Methods: Thirty-two patients (32) with MG and a mean age of 51.1 ± 17.2 volunteered to participate in this investigation, while thirty-three (33) healthy subjects with a mean age of 50.2 ± 14.8 served as controls. All subjects underwent pupillometric measurements and performed the Wechsler Memory Scale (WMS) and HAM-D. The pupillometric indices studied were: 1) latency for the onset of constriction (T1), 2) maximum constriction velocity (VCmax) and 3) maximum constriction acceleration (ACmax).

Results: T1 was found significantly increased by 21.7% (p < 0.05) in MG patients as compared to healthy subjects. Conversely, VCmax and ACmax were significantly decreased in MG patients by 33.3% (p < 0.05) and 43.5% (p < 0.05) respectively, as opposed to healthy subjects. Additionally, MG patients showed significantly decreased score in WMS by 41.6% (p < 0.05) as compared to healthy controls. No significant difference was found for HAM-D between the two groups.

Conclusions: VCmax and ACmax are governed mainly by the action of the Parasympathetic Nervous System, through acetylcholine. The results of this study demonstrate that the CNS may be affected in MG and support the hypothesis that MG has central cholinergic effects manifested by cognitive dysfunction.
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http://dx.doi.org/10.1016/j.bbacli.2015.04.003DOI Listing
http://www.ncbi.nlm.nih.gov/pmc/articles/PMC4661582PMC
June 2015

Evaluation of autonomic imbalance in patients with heart failure: a preliminary study of pupillomotor function.

Cardiol J 2010 ;17(1):65-72

Laboratory of Clinical Neurophysiology, AHEPA Hospital, Medical Faculty, Aristotle University of Thessaloniki, Greece.

Background: Purpose of this study was to examine pupil size changes and mobility in normal subjects and in heart failure (HF) patients.

Methods: Sixteen stable patients with New York Heart Association (NYHA) class II or III heart failure and sixteen control subjects were studied. Pupillary reaction to light was recorded and nine parameters from this data were measured, reported and then compared in both groups of subjects.

Results: Patients with HF had abnormal pupillary function compared with normal subjects. Pupillary light reflex variables differed significantly between two groups (p < 0.05) except baseline radius (R1), minimum radius (R2) and time for maximum constriction (T3). A significant decrease in maximum constriction velocity (VCmax; p < 0.001) and maximum constriction acceleration (ACmax; p < 0.001) was observed in HF subjects. Furthermore, significantly higher values in percentage recovery-redilatation (%R; p < 0.001), percentage R2/R1 (%R2/R1; p < 0.05), latency (T1; p < 0.05) and time for maximum velocity (T2; p < 0.05) were found in the same group.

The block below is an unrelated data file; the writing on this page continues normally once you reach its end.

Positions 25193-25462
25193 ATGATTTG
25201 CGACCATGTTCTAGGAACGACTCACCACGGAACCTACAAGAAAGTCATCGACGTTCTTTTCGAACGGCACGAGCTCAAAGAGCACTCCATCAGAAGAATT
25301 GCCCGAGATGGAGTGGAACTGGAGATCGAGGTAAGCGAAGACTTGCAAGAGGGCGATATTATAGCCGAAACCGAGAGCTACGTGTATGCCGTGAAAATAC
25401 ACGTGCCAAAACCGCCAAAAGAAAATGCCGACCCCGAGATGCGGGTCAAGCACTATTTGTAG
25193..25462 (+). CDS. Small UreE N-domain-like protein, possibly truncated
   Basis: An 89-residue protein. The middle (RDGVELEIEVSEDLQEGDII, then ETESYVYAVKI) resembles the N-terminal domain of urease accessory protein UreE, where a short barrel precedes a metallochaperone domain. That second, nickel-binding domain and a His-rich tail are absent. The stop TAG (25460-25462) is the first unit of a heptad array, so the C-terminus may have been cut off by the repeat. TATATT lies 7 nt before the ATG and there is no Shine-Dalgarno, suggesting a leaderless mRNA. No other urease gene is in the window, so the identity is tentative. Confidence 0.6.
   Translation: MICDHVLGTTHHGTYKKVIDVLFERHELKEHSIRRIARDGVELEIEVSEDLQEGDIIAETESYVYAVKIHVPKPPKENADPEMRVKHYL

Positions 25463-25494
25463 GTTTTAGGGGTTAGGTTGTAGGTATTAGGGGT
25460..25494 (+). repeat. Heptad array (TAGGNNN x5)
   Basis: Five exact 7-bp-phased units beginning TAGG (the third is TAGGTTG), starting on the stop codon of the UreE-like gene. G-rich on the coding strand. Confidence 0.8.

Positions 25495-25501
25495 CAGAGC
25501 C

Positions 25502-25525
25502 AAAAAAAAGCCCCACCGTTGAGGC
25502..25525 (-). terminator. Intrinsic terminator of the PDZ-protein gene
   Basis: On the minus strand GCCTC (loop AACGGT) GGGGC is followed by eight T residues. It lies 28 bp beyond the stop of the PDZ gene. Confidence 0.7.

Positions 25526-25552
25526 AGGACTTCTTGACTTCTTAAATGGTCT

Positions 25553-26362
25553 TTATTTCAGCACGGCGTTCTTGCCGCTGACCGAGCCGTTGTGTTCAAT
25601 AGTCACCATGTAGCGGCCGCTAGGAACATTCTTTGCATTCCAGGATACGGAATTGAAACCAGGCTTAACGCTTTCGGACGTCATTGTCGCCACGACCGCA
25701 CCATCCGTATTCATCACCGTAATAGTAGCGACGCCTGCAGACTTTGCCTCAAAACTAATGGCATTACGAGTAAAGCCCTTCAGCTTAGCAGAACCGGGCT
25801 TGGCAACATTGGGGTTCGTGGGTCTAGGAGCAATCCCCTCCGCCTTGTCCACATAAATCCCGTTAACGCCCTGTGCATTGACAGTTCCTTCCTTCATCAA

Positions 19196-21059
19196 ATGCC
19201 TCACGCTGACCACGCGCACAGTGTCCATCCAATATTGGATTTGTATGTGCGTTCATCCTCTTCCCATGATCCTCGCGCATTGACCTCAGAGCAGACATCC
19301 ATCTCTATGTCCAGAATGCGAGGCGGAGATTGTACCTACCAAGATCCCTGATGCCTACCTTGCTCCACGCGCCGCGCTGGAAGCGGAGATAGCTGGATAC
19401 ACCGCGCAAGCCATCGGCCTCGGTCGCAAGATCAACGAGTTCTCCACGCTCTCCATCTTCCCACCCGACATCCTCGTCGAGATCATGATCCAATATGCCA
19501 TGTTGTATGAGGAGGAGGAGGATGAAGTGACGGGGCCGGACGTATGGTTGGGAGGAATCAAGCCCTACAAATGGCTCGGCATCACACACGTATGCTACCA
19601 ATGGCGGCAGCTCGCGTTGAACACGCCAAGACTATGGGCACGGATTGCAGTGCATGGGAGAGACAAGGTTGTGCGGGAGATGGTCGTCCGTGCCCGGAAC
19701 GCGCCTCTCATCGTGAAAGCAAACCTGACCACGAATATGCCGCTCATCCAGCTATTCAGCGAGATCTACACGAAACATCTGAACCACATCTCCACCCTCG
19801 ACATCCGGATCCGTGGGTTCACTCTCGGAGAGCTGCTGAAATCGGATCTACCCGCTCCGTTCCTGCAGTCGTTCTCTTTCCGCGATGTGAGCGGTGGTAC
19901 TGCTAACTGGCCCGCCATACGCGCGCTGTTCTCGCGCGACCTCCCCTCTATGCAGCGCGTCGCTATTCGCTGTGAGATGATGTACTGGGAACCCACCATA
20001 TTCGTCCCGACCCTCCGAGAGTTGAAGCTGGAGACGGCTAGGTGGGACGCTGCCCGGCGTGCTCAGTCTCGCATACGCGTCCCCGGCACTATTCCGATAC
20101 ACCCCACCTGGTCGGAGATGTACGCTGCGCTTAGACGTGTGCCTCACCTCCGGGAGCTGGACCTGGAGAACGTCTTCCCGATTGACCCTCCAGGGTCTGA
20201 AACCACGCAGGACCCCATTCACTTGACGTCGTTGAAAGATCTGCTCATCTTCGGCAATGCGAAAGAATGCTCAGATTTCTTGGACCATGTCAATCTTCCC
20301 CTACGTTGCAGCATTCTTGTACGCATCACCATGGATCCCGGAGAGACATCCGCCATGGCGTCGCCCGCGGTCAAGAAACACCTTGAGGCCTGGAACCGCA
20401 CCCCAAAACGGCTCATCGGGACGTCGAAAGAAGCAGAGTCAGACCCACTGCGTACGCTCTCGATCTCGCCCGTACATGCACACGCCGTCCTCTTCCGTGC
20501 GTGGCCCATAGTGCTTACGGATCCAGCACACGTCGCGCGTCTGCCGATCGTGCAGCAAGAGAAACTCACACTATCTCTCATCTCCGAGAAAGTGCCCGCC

Conclusions: Of the parameters studied, R1 and %R are governed mainly by the action of the sympathetic nervous system, through norepinephrine. The rest are governed mainly by parasympathetic nervous system, through acetylcholine. The results of our study demonstrate generalized adrenergic activation and parasympathetic withdrawal, which are present in HF.
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April 2010

Pupil reaction to light in Alzheimer's disease: evaluation of pupil size changes and mobility.

Aging Clin Exp Res 2007 Oct;19(5):364-71

Laboratory of Clinical Neurophysiology, AHEPA Hospital, 54636 Thessaloniki, Greece.

Aims: The aim of the study is to assess pupil size changes and mobility evaluation as a diagnostic marker in patients with probable Alzheimer's disease (AD).

Material And Methods: Twenty-three control subjects and 23 patients with probable AD entered the study. The latter patients had been under observation for 2 years and had undergone all necessary examinations to verify their initial diagnosis. A full record of the pupil's reaction to light was registered. Ten parameters from these data were measured, reported and then compared in both group of subjects.

Results: Patients with probable AD had abnormal pupillary function compared with such function in healthy aging. All pupillary light reflex (PLR) variables differed significantly between the two groups (p<0.005) except baseline pupil diameter (D1) and minimum pupil diameter (D2). Maximum constriction acceleration (ACmax) was the best predictor in classifying a subject as normal or as AD with perfect classification ability (area under the curve =1, p<0.001). In addition, the correlation between the percentage recovery-redilatation (%D1) and ACmax was highly negative in the group of AD patients (r = -0.808, p<0.005).

Conclusions: Pupil size changes and mobility examination may be a fast, non-invasive and efficient additional diagnostic marker in AD diagnosis.
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http://dx.doi.org/10.1007/BF03324716DOI Listing
October 2007